Dr. Blackman also said that ANOTHER LUMPECTOMY should be scheduled to determine what type of cancer was hanging out around my chest wall. (That’s my “simplistic” terminology.) He needed to confer with my Oncologist, Dr. Kahn, before confirming that would be the next step.
My thoughts, as I listened, were this whole “CA” Saga started on October 1. That was 2-1/2 Months ago. They haven’t started treating me for the Cancer yet. They’re still exploring. I feel like shit and my left boob looked like a mini “Boob War Zone”. WHAT’S NEXT?
When Dr. Blackman started talking about more surgery, I was overwhelmed with so many thoughts about what my life is going to look like. Will this Cancer, part of me is still in denial about, come back after treatment? I don’t want to be a burden to anyone. Will I still be able to work, exercise, take care of Me, be there for my family and friends if they get sick????? I want LIFE back just the way it was before October 1, 2013.
- Will there be a different course of treatment now that more Cancer has been found?
- Even if the suggested treatment was still “just” Radiation (that’s laughable… “just” radiation), my left boob no longer looked the way it did on October 1, the day I had my annual mammogram.
- Radiation would most likely cause pain, redness, swelling, skin peeling and permanent deformity. Radiation could cause me fatigue or insomnia. It could create other medical issues such as Lymphedema and so on….
- Radiation treatments would not start until at least February because my boob had to be completely healed from the surgeries I’d had up to that point which meant I’d be out of commission until at least April or May. That’s another 5 months.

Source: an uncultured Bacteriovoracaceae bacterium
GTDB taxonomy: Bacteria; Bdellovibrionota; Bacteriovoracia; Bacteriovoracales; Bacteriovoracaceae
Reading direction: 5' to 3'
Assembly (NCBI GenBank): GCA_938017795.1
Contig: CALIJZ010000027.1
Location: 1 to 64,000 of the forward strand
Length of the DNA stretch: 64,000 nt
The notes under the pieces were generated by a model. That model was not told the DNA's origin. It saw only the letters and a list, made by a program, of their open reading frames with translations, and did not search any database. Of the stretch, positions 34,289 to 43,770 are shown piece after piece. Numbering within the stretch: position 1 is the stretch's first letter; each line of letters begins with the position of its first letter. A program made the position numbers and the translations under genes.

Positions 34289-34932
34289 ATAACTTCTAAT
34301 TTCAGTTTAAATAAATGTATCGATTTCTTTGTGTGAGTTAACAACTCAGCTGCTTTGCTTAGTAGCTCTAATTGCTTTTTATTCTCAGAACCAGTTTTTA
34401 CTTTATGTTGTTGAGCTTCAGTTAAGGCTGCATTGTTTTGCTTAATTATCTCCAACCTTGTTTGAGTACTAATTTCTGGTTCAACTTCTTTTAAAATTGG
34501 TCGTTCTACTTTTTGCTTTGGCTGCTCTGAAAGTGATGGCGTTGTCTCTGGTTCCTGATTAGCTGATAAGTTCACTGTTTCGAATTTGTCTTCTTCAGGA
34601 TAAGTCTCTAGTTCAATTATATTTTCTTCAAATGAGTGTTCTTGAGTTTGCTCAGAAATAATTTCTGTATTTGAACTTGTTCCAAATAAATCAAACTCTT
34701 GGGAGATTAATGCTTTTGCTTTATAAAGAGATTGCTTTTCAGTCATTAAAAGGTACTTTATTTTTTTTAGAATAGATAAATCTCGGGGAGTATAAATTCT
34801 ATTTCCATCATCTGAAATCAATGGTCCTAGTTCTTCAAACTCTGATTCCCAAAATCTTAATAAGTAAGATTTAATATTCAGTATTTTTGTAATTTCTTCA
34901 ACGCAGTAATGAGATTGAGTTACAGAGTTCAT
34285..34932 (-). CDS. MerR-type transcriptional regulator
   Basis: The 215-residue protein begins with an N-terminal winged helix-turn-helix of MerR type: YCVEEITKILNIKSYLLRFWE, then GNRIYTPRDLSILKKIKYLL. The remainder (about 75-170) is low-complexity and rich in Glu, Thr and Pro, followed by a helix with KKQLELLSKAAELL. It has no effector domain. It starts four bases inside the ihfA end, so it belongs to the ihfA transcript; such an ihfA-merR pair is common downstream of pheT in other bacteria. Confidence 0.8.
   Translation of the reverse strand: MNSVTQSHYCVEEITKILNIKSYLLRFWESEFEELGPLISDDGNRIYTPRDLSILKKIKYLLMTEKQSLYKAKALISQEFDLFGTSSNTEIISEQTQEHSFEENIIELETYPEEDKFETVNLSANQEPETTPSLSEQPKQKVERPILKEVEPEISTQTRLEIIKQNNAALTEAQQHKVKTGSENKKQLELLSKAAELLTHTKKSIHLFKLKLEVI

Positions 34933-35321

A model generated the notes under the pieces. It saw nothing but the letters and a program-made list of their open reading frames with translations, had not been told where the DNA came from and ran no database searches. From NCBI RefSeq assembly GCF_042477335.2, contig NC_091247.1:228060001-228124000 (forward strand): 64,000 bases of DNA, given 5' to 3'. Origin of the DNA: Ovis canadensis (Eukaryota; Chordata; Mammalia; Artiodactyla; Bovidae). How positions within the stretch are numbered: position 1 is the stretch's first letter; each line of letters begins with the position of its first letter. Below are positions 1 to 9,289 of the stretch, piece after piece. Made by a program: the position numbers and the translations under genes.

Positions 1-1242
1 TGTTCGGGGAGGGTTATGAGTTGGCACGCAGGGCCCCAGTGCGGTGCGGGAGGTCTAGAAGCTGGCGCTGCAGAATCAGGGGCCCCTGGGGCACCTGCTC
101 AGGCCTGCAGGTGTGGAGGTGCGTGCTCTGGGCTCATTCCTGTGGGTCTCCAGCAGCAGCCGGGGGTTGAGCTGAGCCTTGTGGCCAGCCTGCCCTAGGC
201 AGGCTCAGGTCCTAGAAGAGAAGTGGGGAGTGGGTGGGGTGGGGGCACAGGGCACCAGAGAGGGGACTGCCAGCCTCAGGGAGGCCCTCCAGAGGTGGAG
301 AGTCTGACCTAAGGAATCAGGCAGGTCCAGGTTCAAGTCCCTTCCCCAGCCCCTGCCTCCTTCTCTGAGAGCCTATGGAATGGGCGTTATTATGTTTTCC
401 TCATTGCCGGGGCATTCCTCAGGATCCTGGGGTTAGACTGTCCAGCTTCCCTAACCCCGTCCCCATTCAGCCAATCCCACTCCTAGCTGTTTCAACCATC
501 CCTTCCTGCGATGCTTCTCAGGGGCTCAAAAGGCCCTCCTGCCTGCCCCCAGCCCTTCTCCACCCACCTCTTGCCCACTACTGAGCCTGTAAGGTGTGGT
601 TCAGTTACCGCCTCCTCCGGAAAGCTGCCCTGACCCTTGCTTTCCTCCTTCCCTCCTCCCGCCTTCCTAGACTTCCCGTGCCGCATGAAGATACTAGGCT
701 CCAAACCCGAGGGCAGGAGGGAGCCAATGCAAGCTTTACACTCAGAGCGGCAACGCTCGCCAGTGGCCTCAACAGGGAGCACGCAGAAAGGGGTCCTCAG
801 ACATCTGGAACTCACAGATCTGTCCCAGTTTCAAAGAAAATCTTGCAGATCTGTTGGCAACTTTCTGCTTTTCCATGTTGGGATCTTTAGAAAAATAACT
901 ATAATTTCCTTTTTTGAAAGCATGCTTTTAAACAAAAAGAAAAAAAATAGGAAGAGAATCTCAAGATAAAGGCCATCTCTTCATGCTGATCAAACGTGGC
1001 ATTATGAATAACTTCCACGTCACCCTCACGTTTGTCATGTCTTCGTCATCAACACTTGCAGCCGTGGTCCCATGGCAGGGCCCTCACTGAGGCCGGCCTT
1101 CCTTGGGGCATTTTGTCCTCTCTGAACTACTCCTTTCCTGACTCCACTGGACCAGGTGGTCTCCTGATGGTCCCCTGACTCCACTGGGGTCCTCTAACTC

- “I’m a single woman who is a straight commissioned Sales Rep. In other words, I don’t get paid unless I sell.
- The testing and surgeries I’d been through to date had already affected my quality of life. I was no longer playing tennis. I was no longer teaching fitness classes. The thought of not being active for an infinite amount of time was unfathomable.
My “Next Step” Options or Possibilities:
- Another Lumpectomy followed by Radiation and then hormone inhibitor meds for 5 to 10 years as long as no more Cancer was detected. (Considering that not ONE single surgery or test done since a “suspicious area” was found on my October 1 Mammogram scan concluded there was NO CANCER, the odds for not finding Cancer were not in my favor.)
- More Cancer from “Next Step” Option 1 could result in Chemo, Radiation, Chemo Meds and god knows what else.
- A Single Mastectomy followed by hormone inhibitor meds.
- A Bi-Lateral Mastectomy w/ Reconstruction followed by hormone inhibitor meds.
I asked Dr. Blackman… “what option would be the quickest way for me to have peace of mind and get my active lifestyle back?”
He said “if I were his wife, a Bi-Lateral Mastectomy would be his recommendation”.
His answer this time is totally opposite from when I asked him after the Lumpectomy in early November.
Asking a question about amputating my breasts was somehow easy.
I was numb.
I wanted MY LIFE back.
“Memories of MY LIFE from the months leading up to October 1, 2013 when Cancer entered my life” and a few during that time.
PART 4: Christmas is around the corner. All I want is a sense of Normalcy but “CA” isn’t done with me and had no problem interfering with my plans.